Best chance for Wyoming gold at PyeongChang: Jaelin Kauf
“This girl is on fire”
Jaelin Kauf is the hottest thing going in freestyle mogul skiing. The 21-year-old heads to South Korea as Wyoming’s best chance to bring home gold from the 2018 XXIII Olympic Winter Games.
Sure, there are bigger names in US women’s skiing. Resi Steigler comes with pedigree and downhiller Breezy Johnson is perhaps her lady-in-waiting. But watch out for Kauf. The 2015-16 FIS World Cup Rookie of the Year is getting red hot at just the right time.
Last winter, the Alta native skied her first full season in World Cup competition, finishing ranked 7th in the world. This year, she not only made the US Ski Team and qualified for the Olympics with ease, she has finished on the podium in four of her last four competitions.
When Kauf steps off the plane in PyeongChang she will have a bull’s-eye on her back and a stuffed Curious George in her arms.
Yeah, she travels everywhere with this Curious George monkey. His name is George Junior. It was the first thing Buckrail asked Jaelin, actually. Are you going to be bringing that thing to Korea?
“Of course, he comes everywhere with me,” Kauf said. “He’ll probably even walk the opening ceremonies with me. I just need to get him a mini USA jacket.”
“It’s a family affair”
Jaelin was raised in the ski industry. Her parents—Scott and Patti—were both professional skiers. When Jaelin wasn’t busy skiing she was watching skiing. Re-runs of parents winning seven Pro Mogul Tours. Dad is a five-time Pro Mogul Tour champion. Mom is a two-time Pro Mogul Tour champion who also competed in the X Games and won three bronze medals in skier cross.
Still, as a kid, Jaelin wasn’t a big fan of moguls. But she loved her big brother, Skyler. And wherever Skyler went so did Jaelin. They were inseparable. It was keeping up with Skyler that stoked Jaelin’s competitive spirit.
“He’s the biggest fan of me,” Jaelin told Buckrail. “I mean, he’s my big brother and it’s always been the two of us together. He’s been a huge part of this journey and my life. He helped to raise me into who I am and he is the reason I started mogul skiing. He still pushes and motivates me everyday and every time I stand in the gate.”
Growing up in Alta, the Kaufs skied Grand Targhee. It was there Jaelin would chase her brother around the mountain. If he skied fast, so did she. When he skied moguls, she learned.
“It never mattered if you were a racer, big mountain or freestyle skier, we all skied together and we all skied everything,” Kauf said. “I grew up with no fear, no limits and believing that nothing would hold me back from achieving my goals.”
After competing in moguls for the Grand Targhee Ski Team, Jaelin moved to Steamboat Colorado six years ago to be a part of the Steamboat Springs Winter Sports Club. More recently she moved to Park City, Utah to train for the US Ski Team.
“Started from the bottom now we’re here”
Kauf is often at her best when she turns it loose. Her admitted greatest showing ever is still the carefree run she made two years ago at the Deer Valley World Cup.
Kauf was still wet behind the ears, trying to convince herself she belonged with the best mogul skiers in the US. It was only her third competition. She had not yet made the US Freestyle Team. And sitting in 14thposition after her first run, it didn’t appear she would.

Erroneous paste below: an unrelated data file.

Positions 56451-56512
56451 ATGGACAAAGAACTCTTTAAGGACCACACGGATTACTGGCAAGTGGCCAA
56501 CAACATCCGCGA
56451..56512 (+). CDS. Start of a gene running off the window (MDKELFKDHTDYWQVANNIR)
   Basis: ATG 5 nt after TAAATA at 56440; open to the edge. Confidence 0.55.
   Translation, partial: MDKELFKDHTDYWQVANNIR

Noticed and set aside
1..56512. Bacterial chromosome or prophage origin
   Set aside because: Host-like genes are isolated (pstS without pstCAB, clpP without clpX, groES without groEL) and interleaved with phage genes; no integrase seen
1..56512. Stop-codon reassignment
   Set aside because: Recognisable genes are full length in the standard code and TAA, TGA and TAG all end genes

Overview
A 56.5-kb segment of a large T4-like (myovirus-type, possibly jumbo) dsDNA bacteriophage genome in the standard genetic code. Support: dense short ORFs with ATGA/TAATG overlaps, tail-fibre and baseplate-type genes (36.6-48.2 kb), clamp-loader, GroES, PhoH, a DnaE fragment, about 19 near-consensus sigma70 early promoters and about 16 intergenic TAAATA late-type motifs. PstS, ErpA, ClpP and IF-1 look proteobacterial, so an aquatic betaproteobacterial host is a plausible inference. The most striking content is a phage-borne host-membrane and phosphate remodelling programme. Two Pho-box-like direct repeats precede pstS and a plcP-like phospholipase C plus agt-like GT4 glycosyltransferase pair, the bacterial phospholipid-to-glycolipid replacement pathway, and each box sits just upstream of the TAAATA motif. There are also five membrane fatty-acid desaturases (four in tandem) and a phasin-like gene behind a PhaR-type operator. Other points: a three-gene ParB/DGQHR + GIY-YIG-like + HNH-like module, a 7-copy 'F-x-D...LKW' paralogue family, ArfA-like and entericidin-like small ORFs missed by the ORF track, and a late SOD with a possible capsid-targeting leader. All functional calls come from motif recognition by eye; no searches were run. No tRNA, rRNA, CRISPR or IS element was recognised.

With nothing to lose, Kauf decided to stop pushing and just ski. She slowed herself down. She made herself lighter. When she made it to the bottom, Jaelin would be the first to admit it wasn’t her best run, but she had never felt more confident, more relaxed.
And it showed. That run propelled Kauf into first place going into super finals. For the young skier, it finally clicked. Not only did she belong at this elite level, she was going to own it.
Last month, Kauf was there again. Same place, same situation—the FIS Visa Freestyle International Ski World Cup at Deer Valley Resort. With a large crowd at the bottom waving signs—“J” for Jaelin and “C” for Charlotte, her middle name—Kauf was stone cold focused. Sitting in 16th—the lowest possible position to enter the finals—she was exactly where she wanted to be: at the bottom with nowhere to ski but up.
Kauf again turned off expectation. At the gate she muted distraction, turned up her ‘competition song,’ and just skied.
The result was another gold and her fourth podium finish in her last four entries. The 21-year-old heads to South Korea as the No. 1 mogul skier in the world. The one to beat.
“Nothing can stop me, I’m all the way up”
All skiers have a routine. Before she heads to the hill, Jaelin stretches and takes a short run to get her blood moving. At the top of the hill, she’ll do some leg swings and squats, and begin to visualize the course and how she’ll run it. She’ll rehearse a few jumps in her head.
Then, at the start gate, her face takes on a decidedly un-Jaelin look. It’s as if someone stole her body. Gone is the ubiquitous smile, replaced with a steely-eyed glare. She looks determined and lost at the same time. That’s Jaelin in the zone.
The last thing she’ll do before a race official tells her it’s time is click on her competition song. This year, at the Winter Olympics, it will be Kanye West’s “Amazing.”
I’m a monster, I’m a maven
I know this world is changing
Never gave in, never gave up
I’m the only thing I’m afraid of
Actually, Jaelin says she is a little afraid of moths but now is not the time. Watch, as she stomps some blood back into her feet and pushes off. And if she’s running at the bottom of standings, look out. She’s right where she wants to be. Free from pressure, relaxed, with nothing left to do but ski like a savage.
See you at the bottom. She’ll be standing at the top.